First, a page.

"I don't think it's the Dakota Sandstone that's producing the gas. That's just where it has migrated to," Iles said.
"In all likelihood, it's coming from deeper sediments from the northwest and west. There's a large area where we have documented shows of gas in water wells. It's there, and over a very large area."
During the first decades of the 1900s, the city of Pierre lit its street lights and heated homes using that natural gas. Recently, there has been exploration in Stanley County looking for natural gas.
"That gas is still there," Iles said.
While Iles says South Dakota will never match North Dakota for oil production, he believes the state has untapped potential.
"It's unreasonable to expect all of the oil and gas resources stop at the state line," he said. "We are under-explored."
As he looks for potential opportunities, Bolyard told the SDSM&T crowd that areas along the Cheyenne River are "obvious places to run a seismograph across," because they have the geology that's likely to lead to a natural gas discovery.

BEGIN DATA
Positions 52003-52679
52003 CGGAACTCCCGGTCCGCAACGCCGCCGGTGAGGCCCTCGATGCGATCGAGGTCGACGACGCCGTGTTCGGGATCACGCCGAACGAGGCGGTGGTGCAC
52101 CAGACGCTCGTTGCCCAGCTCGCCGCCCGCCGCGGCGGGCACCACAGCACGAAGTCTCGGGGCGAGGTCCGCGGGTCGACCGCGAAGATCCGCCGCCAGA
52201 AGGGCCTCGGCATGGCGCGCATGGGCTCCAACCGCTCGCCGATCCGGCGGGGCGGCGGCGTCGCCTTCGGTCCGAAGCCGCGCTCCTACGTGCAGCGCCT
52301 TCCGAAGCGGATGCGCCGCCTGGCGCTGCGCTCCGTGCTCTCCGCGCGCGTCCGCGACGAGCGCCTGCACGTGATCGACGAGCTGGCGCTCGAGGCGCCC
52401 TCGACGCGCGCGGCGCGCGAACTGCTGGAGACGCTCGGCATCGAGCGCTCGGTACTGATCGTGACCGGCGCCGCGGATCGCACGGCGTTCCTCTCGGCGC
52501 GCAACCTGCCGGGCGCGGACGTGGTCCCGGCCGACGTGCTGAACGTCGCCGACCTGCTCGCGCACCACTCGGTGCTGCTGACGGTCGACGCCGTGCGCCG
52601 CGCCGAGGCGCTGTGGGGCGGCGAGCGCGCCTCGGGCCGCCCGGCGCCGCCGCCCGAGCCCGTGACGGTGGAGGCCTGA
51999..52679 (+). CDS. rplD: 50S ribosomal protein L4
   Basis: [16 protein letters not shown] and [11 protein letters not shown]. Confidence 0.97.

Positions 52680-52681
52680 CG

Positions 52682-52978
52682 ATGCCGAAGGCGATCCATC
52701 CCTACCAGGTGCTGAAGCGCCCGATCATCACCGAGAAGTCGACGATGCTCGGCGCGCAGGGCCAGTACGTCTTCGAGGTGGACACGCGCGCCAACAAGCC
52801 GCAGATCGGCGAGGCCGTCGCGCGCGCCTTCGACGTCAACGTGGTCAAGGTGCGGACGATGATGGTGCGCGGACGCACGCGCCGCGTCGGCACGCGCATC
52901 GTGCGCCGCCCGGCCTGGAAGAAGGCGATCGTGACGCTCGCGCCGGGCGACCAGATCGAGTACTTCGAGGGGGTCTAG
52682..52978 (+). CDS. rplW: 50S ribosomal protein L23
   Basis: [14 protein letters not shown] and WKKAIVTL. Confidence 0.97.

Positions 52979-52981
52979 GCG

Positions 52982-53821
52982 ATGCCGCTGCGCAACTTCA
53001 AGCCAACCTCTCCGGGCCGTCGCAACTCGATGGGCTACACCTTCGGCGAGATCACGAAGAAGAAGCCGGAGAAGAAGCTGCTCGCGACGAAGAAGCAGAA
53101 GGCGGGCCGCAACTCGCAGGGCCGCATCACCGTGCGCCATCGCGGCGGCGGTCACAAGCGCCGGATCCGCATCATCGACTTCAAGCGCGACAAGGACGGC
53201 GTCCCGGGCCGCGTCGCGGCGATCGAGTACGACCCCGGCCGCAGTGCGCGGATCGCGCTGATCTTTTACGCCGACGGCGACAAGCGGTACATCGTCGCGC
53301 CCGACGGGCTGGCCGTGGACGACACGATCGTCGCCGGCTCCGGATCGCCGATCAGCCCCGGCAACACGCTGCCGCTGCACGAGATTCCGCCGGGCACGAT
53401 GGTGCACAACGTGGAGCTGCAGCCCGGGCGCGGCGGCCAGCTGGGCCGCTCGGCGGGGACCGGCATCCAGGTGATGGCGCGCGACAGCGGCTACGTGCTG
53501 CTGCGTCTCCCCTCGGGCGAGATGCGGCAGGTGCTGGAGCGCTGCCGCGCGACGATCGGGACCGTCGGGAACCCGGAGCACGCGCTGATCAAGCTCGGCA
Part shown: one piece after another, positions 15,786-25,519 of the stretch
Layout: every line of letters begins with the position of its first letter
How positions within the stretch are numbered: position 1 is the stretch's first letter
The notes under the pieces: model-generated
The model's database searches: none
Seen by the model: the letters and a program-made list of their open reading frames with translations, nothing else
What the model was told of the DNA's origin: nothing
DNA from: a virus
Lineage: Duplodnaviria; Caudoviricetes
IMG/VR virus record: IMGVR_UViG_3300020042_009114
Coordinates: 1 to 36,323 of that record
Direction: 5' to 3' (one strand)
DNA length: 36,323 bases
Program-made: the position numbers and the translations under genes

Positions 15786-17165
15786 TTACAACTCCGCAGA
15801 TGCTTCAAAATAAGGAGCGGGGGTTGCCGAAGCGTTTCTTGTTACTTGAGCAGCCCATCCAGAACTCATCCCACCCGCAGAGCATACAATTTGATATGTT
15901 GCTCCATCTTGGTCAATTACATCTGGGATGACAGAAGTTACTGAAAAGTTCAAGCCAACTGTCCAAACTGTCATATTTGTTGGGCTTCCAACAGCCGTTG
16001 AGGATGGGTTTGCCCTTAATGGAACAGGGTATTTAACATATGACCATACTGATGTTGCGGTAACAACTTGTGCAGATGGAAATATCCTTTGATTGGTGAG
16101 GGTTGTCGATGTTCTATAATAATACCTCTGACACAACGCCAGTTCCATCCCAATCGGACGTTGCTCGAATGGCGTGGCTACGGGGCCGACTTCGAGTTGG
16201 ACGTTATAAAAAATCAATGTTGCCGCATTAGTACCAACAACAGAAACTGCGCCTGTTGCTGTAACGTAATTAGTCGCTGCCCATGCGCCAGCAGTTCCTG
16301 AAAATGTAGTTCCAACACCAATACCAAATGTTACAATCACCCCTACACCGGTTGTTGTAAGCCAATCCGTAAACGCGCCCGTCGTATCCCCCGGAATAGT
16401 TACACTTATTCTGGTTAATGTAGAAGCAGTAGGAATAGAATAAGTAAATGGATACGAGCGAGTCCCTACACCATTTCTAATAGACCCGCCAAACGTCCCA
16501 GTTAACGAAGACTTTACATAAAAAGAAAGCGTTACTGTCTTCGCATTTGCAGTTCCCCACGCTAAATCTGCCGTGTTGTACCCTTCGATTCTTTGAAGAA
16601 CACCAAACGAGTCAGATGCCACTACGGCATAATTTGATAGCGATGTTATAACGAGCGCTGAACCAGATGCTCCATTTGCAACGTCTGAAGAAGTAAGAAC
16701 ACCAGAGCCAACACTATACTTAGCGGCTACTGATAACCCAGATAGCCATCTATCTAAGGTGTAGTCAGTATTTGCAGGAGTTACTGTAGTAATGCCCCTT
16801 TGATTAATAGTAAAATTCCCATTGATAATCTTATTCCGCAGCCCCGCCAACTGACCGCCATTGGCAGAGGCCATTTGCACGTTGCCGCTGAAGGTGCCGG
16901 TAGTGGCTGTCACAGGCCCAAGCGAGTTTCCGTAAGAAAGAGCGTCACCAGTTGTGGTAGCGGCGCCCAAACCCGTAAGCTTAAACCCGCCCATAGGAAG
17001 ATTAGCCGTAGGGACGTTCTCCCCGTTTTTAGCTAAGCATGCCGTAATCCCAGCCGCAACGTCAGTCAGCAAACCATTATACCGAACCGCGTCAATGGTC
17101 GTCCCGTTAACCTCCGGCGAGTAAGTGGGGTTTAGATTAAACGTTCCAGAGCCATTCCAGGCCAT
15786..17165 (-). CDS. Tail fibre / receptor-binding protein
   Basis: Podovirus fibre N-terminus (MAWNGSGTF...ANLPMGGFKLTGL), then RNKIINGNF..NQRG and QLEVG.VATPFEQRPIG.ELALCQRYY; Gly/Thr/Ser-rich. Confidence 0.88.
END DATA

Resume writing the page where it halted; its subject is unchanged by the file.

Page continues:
"These features have not really been explored," he said.
South Dakota's next oil-and-gas wave seems to already be swelling.
Recently, Bedrock Oil and Gas of Texas bid more than $500,000 at a state auction to lease nearly 67,000 acres for oil and gas exploration - mostly in Harding and Butte counties.
School and Public Lands Commissioner Johnson said he believes the company is "looking for the next big thing."
"It just makes sense that they are getting the land together to do seismic evaluation and to explore," Johnson said.